If you do not drive, or have made the decision not to drive anymore, you probably use public transport or rely on friends and family to take you to appointments, for shopping trips and days out.
The availability, regularity and cost of public transport in Wales very much depends on where you live. While local bus services are generally good in the cities and larger towns, they run less frequently in rural areas, and sometimes only once or twice a week (if at all).
Traveline Cymru provides information about bus and train timetables throughout Wales, including updates on cancellations and disruption. Call: 0871 200 22 33.
Disabled Travel Advice offers advice for people with a range of different disabilities who are planning to use various forms of public transport, e.g. catching a train as a wheelchair user.
Free bus travel
If you are 60 or over, disabled, or were injured while serving in the Armed Forces, and live in Wales, you may be entitled to free bus travel within Wales.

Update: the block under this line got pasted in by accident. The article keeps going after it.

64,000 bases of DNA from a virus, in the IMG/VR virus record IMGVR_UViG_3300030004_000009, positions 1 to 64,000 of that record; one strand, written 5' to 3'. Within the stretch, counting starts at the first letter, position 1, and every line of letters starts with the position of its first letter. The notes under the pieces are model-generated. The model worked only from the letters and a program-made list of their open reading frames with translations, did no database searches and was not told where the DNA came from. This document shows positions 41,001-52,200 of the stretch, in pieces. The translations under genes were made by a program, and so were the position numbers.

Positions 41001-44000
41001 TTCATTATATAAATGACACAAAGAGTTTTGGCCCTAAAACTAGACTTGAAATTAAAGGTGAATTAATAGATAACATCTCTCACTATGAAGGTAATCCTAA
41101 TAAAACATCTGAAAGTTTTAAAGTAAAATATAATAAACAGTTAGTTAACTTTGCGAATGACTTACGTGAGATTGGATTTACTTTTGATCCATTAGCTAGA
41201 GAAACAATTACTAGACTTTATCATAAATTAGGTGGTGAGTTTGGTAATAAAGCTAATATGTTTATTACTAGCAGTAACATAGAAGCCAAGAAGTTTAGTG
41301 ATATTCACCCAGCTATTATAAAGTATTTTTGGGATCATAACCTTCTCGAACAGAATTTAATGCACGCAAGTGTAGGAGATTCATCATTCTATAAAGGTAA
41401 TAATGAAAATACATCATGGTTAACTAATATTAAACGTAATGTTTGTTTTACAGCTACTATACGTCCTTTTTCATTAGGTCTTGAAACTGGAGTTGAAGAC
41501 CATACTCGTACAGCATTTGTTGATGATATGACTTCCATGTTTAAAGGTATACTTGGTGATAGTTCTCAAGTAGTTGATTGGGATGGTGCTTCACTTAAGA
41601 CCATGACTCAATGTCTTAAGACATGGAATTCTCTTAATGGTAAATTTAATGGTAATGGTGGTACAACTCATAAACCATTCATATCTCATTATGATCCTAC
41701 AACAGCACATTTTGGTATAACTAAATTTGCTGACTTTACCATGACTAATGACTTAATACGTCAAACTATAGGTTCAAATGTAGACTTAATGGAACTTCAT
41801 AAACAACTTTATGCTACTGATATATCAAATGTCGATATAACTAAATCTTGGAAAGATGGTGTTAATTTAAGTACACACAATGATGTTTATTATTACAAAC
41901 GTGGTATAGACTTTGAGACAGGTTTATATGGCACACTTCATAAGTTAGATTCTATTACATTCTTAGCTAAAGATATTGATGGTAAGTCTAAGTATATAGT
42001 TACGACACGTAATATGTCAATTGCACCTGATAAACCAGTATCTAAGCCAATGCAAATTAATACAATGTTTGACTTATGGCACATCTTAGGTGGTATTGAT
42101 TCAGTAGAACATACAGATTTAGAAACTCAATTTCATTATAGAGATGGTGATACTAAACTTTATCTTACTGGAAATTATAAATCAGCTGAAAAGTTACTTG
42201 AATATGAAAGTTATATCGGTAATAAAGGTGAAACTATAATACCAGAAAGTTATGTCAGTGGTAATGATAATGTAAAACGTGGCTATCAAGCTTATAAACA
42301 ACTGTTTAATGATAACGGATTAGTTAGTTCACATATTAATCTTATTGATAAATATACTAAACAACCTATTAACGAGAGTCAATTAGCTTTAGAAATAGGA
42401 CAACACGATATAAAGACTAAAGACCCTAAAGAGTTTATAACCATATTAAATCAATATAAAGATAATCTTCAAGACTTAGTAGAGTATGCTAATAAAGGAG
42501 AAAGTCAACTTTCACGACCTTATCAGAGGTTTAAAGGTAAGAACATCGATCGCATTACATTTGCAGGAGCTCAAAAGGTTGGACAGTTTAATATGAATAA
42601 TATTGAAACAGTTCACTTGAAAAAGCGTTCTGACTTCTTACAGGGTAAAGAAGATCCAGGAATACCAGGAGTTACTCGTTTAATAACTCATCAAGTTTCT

There are no restrictions on time of travel, and if you are disabled, you can ask for a companion pass so that someone can accompany you on bus journeys. Apply to your local council for a free bus pass (you will need to provide evidence that you are eligible).
In areas where bus services are limited, you can use your bus pass on certain train lines. For more information visit Arriva Trains Wales.
In communities where there are no regular bus services, charities and voluntary organisations have got together to meet the transport needs of local people.
Community transport runs local bus routes for people who need to get to work, school, medical appointments and even the nearest shops.
CT Online enables you to search for community transport near you.
Some taxi firms have cars with wheelchair access, and others have large boots which can accommodate a wheelchair. Accessible Countryside lists wheelchair-friendly private hire companies in Mid Wales, North Wales and South Wales.